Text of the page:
Many deer and turkey hunters are realizing ways of keeping deer on their hunting property. The two most important factors in holding deer are cover and food. Other factors like hunting pressure and herd population come in to play as well, but as a general rule of thumb, if you can keep the pressure low and provide adequate cover and food, deer will stick around.
Food plots are becoming a popular way for hunters to turn an average hunting property into a deer magnet. You don’t have to be a farmer to plant some successful plots for both deer and turkeys. Even small hunting acreages can hold deer with a few small attractive deer food plots if they are done right.
Food plotting in general can be a hobby in itself. As a hunter, I can tell you there is great satisfaction in seeing wildlife feeding in a plot that you planted yourself. Deciding what to plant can be a bit confusing with so many food plot companies and seed mixes hitting the market in the past few years. Clover can be easy to establish and makes a great food plot for both experienced plotters and beginners.
Clover is known as the universal food plot because it is easily established in most parts of the country. It does moderately well in most soil types and is fairly inexpensive to plant compared to some other types of seed. Most clover will last 3-5 years before it is taken over by grasses so each consecutive year will pay back part of your initial investment.
Soil and Fertilization
Clover food plots require a soil PH around 6.8 but will grow in slightly more acidic soils. It prefers heavier clay soils and won’t do as well in sandy well-drained soil where alfalfa might be the better choice.
Always take a soil sample and have it tested, it will be the best $10-$15 investment you make towards your food plot scheme. Add lime and fertilizer as indicated from your soil test results. No nitrogen is needed when fertilizing because clovers are legumes. When in a pinch, use 300lbs per acre of 8-24-24 on previously planted ground. On a new establishment, you might use 500lbs per acre of 0-20-20.
Clover Planting Methods
There are multiple ways of planting clover. First have the area prepared by spraying with an herbicide like Roundup. If a no-till drill is available you can drill clover at a 1/4″ deep at 4-6 lbs per acre. Another option is to broadcast clover seed onto worked ground. I like to disc, compact with a cultipacker, broadcast clover at 8-12 lbs per acre, and then pack again or use a harrow drag.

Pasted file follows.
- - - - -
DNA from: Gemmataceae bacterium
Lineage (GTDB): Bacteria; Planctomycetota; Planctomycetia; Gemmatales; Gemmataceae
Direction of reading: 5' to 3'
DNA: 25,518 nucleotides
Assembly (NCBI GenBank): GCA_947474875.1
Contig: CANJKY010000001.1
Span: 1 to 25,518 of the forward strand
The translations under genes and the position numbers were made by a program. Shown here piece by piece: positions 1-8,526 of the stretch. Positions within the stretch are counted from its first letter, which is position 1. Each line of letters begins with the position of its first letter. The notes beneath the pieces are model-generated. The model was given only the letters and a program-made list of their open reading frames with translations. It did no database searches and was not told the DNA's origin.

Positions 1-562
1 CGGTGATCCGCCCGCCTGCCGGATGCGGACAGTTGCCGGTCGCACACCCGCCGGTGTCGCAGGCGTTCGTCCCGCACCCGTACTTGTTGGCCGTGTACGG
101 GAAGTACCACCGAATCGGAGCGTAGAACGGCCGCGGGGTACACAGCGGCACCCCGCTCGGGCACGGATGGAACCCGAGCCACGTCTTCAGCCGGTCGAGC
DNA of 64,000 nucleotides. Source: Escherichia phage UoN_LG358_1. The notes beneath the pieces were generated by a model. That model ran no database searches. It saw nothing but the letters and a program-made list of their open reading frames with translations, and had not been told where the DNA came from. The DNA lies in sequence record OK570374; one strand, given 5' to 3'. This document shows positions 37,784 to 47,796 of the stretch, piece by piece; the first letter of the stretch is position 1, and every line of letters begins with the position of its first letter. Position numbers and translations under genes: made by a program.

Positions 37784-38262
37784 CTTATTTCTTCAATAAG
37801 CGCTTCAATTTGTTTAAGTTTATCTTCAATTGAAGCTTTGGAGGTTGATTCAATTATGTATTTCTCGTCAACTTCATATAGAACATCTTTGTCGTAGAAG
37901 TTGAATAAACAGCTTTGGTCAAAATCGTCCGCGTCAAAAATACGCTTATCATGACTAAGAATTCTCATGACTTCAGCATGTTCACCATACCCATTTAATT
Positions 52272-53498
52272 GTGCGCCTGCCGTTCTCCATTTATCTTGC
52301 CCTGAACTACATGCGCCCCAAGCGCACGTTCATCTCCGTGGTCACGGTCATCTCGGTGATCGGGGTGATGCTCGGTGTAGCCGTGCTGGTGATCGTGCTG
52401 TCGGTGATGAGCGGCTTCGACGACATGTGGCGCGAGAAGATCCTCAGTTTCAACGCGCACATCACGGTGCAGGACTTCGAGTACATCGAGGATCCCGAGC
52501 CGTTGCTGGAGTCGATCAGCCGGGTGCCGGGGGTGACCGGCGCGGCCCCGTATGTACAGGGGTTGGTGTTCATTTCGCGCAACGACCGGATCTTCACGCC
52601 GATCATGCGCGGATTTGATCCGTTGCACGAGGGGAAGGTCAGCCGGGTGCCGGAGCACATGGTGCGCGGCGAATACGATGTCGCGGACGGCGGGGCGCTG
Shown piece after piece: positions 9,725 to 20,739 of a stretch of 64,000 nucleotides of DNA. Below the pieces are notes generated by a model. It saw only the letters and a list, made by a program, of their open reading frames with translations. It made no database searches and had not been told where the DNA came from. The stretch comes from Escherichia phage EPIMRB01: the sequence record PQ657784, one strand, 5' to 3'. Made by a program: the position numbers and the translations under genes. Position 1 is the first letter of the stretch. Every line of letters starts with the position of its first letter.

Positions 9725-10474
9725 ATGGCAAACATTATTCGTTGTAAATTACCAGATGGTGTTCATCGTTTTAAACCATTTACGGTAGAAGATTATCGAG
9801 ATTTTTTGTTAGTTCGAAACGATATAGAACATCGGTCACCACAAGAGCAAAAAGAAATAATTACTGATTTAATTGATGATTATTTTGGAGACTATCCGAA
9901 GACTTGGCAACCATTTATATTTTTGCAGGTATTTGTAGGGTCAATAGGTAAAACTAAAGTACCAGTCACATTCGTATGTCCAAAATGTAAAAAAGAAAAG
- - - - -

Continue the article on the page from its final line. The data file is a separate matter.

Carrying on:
Once clover reaches 6-8inches – or grass and weeds start to become a problem – you can spray Select, Pursuit, or Arrest. After that, the clover will shade out the competition and begin to flourish.
A clover plot should be mowed a couple of times per year. Mow clover back down to 4-6 inches once it starts to flower. If the clover is tall enough to cut but is stressed from a lack of rain, do not cut it. Wait until rain is expected or you will just stress the clover even more by cutting it.
Clover Food Plot Tips
- Mow the clover for the last time in August and then fertilize with no-nitrogen fertilizer such as 0-20-20 at 300 lbs per acre. This will make an exceptionally lush clover plot just in time for early bow season.
- Clover is generally a warm season food plot although some clovers are considered to be cool season legumes. Red and crimson clover can be mixed with small grains such as wheat, rye, or oats for a cool season food plot in more southern states.
- In the north, clover provides adequate nutrition for turkeys and deer in early spring and summer lasting until the first frost. After the first frost – normally in late October in the Midwest – clover goes dormant and is no longer palatable.
Clover should definitely be part of your deer food plot endeavor. It will serve the deer well in providing extra nutrition when bucks are growing racks and fawns are trying to survive, and can serve you well as a successful hunting plot in the early season.